2nd Lt. Daniel S. Wilson

This was written for the Stories Behind the Stars website, which plans to remember every WWII fallen. They provided training and a certain format, including footnotes for research. They even offered to link them to Leora’s Letters: The Story of Love and Loss for An Iowa Family During World War II, but in order to do that I’d need to join something else.

By then, I was finishing up the manuscript for Leora’s Dexter Stories: The Scarcity Years of the Great Depression and was exasperated by trying to jump through all their hoops and gave up.

2nd Lt. Daniel Sheridan Wilson 

KIA on a Mission, Schwanberg, Austria

2nd Lt. Daniel S Wilson was born on May 21, 1923, in Stuart, Guthrie County, Iowa. His father, Claiborne Daniel Wilson, and mother, Leora Frances Goff Wilson, were born and raised in Guthrie County. His father was a farmer and raiser of championship Duroc Jersey hogs. Dan had two older brothers who served in the US Navy during the Great Depression and WWII, and two other brothers, who were lost during the war. He also had two sisters.

Dan Wilson grew up during the Great Depression in and around Dexter, Iowa. He graduated from Washington Township High School in 1941, valedictorian of his class. Dan farmed with his father and brothers, tenant farmers near Minburn, Iowa, when the war broke out. He enlisted in the US Army Air Force in early 1943.

Basic Training was at Jefferson Barracks, MO in February 1943. He was sent to College Detachment in Cedar Falls, Iowa, in March and April 1943, then Preflight at Santa Ana, CA from May to August, 1943. Primary Cadet Training was at Ryan Field, Tucson, AZ. Basic Training was at Marana, AZ, at the end of 1943. Advanced at Williams Field, Chandler, AZ, graduating in the Class of 44-C. Transition was at Victorville and Salinas, CA, with Tactical Training in the P-38 at Santa Rosa and Hamilton Field, CA. 

2nd Lt. Wilson was sent via Liberty Ship to Italy, where he was based at the 15th Air Force Fields in the Triolo area, with the 14th Fighter Group, 37th Fighter Group.

On February 19, 1945, his P-38 was lost after an escort mission to Vienna, then strafing in the Graz area. He was lost near Schwanberg, Austria. Eye witnesses said it was hard to spot a silver plane in a snow-covered area. Lt. Daniel S. Wilson was listed as MIA from that date until January of 1946. By then the military had received information from captured German records through a British Graves Registration team, turned over to an American Graves Registration team who followed up in November 1945. His parents were notified in January 1946. His remains were removed from Austria in August 1946 to the temporary Lorraine American Cemetery at St. Avold, France.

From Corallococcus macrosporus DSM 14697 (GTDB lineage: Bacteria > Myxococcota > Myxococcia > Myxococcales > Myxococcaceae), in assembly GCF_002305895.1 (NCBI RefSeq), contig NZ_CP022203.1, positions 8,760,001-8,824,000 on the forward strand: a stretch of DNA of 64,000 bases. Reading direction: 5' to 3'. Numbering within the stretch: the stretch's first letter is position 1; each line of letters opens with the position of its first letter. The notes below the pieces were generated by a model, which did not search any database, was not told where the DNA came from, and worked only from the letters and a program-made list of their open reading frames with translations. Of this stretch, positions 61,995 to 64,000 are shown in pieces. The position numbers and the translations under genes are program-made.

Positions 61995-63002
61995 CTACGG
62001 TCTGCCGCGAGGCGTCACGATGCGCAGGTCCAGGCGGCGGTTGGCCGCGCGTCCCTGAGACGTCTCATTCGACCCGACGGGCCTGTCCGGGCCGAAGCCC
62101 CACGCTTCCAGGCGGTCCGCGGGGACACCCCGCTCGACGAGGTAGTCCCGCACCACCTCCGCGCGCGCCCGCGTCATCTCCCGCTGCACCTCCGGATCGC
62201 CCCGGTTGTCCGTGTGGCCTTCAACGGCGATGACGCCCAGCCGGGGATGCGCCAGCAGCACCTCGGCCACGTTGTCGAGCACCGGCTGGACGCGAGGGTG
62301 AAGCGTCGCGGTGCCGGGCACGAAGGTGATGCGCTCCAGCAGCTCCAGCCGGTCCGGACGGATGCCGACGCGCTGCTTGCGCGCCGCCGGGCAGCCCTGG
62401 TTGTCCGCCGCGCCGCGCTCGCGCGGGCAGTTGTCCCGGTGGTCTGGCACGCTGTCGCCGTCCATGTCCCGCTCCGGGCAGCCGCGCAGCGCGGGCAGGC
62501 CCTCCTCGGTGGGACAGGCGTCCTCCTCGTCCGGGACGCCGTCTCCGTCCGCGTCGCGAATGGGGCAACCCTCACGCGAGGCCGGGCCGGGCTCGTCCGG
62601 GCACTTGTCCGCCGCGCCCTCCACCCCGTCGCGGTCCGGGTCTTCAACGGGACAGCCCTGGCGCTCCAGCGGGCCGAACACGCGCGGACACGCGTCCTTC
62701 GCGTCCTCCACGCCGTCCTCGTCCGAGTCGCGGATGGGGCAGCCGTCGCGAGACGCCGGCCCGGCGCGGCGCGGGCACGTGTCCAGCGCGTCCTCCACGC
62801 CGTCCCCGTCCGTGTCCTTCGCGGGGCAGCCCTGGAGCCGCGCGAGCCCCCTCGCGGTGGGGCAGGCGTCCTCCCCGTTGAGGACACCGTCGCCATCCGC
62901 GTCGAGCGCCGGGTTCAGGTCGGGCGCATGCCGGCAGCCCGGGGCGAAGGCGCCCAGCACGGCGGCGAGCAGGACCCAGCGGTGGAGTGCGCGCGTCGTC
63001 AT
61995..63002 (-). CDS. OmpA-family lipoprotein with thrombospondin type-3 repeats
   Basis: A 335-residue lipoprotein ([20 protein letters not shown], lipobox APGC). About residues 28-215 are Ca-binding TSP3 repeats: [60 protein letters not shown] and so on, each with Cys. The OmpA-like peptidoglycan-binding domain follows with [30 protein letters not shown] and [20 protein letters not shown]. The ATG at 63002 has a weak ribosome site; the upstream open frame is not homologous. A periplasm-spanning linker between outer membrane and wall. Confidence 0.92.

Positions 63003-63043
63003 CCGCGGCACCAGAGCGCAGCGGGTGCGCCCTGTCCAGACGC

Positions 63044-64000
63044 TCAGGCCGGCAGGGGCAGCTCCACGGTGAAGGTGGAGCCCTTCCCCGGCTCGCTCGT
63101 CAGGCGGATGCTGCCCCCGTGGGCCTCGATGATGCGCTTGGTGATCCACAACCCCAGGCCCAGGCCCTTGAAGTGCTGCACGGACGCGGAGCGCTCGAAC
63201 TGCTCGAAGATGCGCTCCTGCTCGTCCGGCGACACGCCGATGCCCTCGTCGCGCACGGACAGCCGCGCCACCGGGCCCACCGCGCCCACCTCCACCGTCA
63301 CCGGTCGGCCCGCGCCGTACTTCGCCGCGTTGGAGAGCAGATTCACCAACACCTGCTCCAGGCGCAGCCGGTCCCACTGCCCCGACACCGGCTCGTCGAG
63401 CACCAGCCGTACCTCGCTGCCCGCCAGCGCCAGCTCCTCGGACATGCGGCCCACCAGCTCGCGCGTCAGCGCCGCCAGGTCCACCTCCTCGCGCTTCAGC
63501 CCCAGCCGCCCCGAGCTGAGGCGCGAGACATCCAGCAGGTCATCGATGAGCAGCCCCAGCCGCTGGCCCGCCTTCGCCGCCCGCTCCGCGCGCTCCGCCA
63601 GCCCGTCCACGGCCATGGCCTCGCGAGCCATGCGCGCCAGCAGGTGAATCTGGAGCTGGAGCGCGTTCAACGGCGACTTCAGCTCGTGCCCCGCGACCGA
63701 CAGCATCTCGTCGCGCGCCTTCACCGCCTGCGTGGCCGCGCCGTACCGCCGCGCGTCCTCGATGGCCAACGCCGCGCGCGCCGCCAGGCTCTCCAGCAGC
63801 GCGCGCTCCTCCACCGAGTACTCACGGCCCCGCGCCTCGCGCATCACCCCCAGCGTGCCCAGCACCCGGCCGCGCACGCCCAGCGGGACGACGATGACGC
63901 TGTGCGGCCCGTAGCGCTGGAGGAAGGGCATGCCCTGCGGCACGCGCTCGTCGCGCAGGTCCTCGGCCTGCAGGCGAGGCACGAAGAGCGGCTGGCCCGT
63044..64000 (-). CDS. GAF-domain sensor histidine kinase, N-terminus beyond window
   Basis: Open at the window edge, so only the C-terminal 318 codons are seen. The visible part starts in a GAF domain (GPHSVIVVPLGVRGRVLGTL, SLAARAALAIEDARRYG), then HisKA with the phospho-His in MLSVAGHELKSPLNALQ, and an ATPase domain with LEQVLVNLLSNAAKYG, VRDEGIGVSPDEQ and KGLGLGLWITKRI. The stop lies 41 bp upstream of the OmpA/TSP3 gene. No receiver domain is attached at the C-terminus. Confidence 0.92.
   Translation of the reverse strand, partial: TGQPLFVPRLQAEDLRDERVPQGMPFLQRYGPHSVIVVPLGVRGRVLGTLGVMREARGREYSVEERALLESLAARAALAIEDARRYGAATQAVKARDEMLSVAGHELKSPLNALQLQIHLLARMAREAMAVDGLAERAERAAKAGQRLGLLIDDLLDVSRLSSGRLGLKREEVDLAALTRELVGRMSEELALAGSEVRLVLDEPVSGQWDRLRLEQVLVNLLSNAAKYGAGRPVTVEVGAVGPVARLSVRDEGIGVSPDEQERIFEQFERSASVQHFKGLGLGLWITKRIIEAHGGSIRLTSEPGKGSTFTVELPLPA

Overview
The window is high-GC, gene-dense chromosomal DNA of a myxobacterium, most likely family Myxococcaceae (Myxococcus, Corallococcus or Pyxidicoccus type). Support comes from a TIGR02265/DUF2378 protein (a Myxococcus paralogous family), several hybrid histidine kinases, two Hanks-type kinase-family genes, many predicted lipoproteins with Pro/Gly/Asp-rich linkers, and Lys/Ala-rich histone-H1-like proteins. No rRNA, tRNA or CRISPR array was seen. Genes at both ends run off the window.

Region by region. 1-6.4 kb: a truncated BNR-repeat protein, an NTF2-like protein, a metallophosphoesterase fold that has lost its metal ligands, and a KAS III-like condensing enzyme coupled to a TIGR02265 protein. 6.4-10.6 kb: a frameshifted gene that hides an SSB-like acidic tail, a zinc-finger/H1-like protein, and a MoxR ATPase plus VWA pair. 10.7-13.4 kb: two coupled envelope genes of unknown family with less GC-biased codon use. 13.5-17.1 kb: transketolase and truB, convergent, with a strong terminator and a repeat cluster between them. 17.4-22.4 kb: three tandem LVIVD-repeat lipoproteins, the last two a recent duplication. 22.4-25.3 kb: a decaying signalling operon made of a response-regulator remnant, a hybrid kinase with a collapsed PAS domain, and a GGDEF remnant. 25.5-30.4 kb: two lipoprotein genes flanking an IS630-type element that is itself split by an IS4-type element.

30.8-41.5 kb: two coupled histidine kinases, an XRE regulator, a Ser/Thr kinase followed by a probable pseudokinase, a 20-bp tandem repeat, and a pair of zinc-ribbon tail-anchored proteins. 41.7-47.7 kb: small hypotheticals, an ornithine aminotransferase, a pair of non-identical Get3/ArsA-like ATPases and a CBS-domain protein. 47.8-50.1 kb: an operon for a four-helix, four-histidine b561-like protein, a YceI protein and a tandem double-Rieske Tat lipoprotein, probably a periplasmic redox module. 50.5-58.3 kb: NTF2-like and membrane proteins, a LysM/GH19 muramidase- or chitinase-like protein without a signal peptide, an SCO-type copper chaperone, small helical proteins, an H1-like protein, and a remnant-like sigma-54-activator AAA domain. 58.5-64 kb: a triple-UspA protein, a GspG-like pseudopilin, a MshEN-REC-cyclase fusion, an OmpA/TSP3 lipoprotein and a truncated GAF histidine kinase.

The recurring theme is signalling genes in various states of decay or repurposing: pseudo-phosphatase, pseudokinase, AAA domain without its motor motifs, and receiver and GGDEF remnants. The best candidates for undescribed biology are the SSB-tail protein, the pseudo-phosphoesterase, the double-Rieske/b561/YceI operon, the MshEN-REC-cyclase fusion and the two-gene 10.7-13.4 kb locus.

A Purple Heart and an Air Medal with Oak Leaf Cluster were sent to Dan Wilson’s parents.

Dan Wilson was survived by his parents, two brothers and two sisters. His father died in October 1946 of a stroke and a broken heart. 

Later his widowed mother made the decision for permanent overseas burial. He is buried in the Lorraine American Cemetery, St. Avold, France. 

The five Wilson brothers served in the war. Only two came home. Dan Wilson is one of the three young pilots who lost their lives during the war. His parents had a cenotaph added to the family burial plot at Violet Hill Cemetery in Perry, Iowa for their sons, Dale and Daniel .

The brothers are remembered on the Dallas County Freedom Rock at Minburn, Iowa. 

Sources: 

  1. Joy Neal Kidney has copies of Lt. Daniel Wilson’s 293 (Casualty) File, Missions Reports, Pilot’s Log Book, letters sent home, telegrams sent to his parents, newspaper clippings. 
  2. Leora’s Letters: The Story of Love and Loss for One Iowa Family During World War II
  3. ADM Alumni Association Honored Military  
  4. Stories about Dan Wilson
  5. Lorraine American Cemetery  https://api.abmc.gov/decedent-search/wilson%3Ddaniel-2
  6. History: Schwanberg 700 Jahre Markt, page 41

12 comments

  1. Sorry to learn of your troubles getting this worthy story out there. Sometimes publications shoot themselves in the foot by having so many requirements and guidelines because they discourage submission of some really good writing. Glad to see that your getting that story–and others–out despite the problems.

  2. Glad to hear that Dan and is brothers will be remembered. One family who gave so much should never be forgotten!!

  3. It’s so sad that their dad died of a broken heart, on top of it all.
    This site sounds very interesting. I am trying to write the story of my great-uncle who was a WWII hero who survived, but with PTSD (called shell shock). Of course, the archives is ignoring my cousin’s request for her dad’s records.

    • I follow https://footstepsresearchers.com/ from St. Louis. She finds records, even ones where the requesters have been told they were burned in the fire there. She’s got credentials to search anyway. Because of Covid, the National Archives is also backlogged. That said, I had such trouble finding Dale Wilson’s records that I went through a senator’s office and got prompt action.

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